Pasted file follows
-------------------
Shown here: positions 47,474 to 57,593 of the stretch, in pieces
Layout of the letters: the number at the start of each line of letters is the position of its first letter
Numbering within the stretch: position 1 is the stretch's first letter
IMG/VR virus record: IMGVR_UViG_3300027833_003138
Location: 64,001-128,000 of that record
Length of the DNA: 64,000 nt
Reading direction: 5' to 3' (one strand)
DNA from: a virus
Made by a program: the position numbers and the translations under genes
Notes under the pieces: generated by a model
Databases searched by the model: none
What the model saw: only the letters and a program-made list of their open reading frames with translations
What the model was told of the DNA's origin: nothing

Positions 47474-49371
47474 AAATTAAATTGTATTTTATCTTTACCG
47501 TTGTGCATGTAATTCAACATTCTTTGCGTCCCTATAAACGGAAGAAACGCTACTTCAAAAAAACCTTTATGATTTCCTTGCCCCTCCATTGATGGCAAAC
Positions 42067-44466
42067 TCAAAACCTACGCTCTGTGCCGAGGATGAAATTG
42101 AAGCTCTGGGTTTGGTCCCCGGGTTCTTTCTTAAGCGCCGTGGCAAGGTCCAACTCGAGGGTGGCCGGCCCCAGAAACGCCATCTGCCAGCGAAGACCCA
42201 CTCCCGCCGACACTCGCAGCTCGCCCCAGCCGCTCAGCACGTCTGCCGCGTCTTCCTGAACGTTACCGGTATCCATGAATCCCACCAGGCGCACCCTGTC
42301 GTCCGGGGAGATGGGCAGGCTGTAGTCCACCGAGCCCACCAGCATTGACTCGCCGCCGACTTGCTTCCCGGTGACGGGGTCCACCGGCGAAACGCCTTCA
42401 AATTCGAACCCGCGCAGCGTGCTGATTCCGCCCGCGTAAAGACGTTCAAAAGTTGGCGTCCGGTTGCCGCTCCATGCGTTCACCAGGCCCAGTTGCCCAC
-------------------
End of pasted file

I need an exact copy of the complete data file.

Shown here: positions 47,474 to 57,593 of the stretch, in pieces
Layout of the letters: the number at the start of each line of letters is the position of its first letter
Numbering within the stretch: position 1 is the stretch's first letter
IMG/VR virus record: IMGVR_UViG_3300027833_003138
Location: 64,001-128,000 of that record
Length of the DNA: 64,000 nt
Reading direction: 5' to 3' (one strand)
DNA from: a virus
Made by a program: the position numbers and the translations under genes
Notes under the pieces: generated by a model
Databases searched by the model: none
What the model saw: only the letters and a program-made list of their open reading frames with translations
What the model was told of the DNA's origin: nothing

Positions 47474-49371
47474 AAATTAAATTGTATTTTATCTTTACCG
47501 TTGTGCATGTAATTCAACATTCTTTGCGTCCCTATAAACGGAAGAAACGCTACTTCAAAAAAACCTTTATGATTTCCTTGCCCCTCCATTGATGGCAAAC
Positions 42067-44466
42067 TCAAAACCTACGCTCTGTGCCGAGGATGAAATTG
42101 AAGCTCTGGGTTTGGTCCCCGGGTTCTTTCTTAAGCGCCGTGGCAAGGTCCAACTCGAGGGTGGCCGGCCCCAGAAACGCCATCTGCCAGCGAAGACCCA
42201 CTCCCGCCGACACTCGCAGCTCGCCCCAGCCGCTCAGCACGTCTGCCGCGTCTTCCTGAACGTTACCGGTATCCATGAATCCCACCAGGCGCACCCTGTC
42301 GTCCGGGGAGATGGGCAGGCTGTAGTCCACCGAGCCCACCAGCATTGACTCGCCGCCGACTTGCTTCCCGGTGACGGGGTCCACCGGCGAAACGCCTTCA
42401 AATTCGAACCCGCGCAGCGTGCTGATTCCGCCCGCGTAAAGACGTTCAAAAGTTGGCGTCCGGTTGCCGCTCCATGCGTTCACCAGGCCCAGTTGCCCAC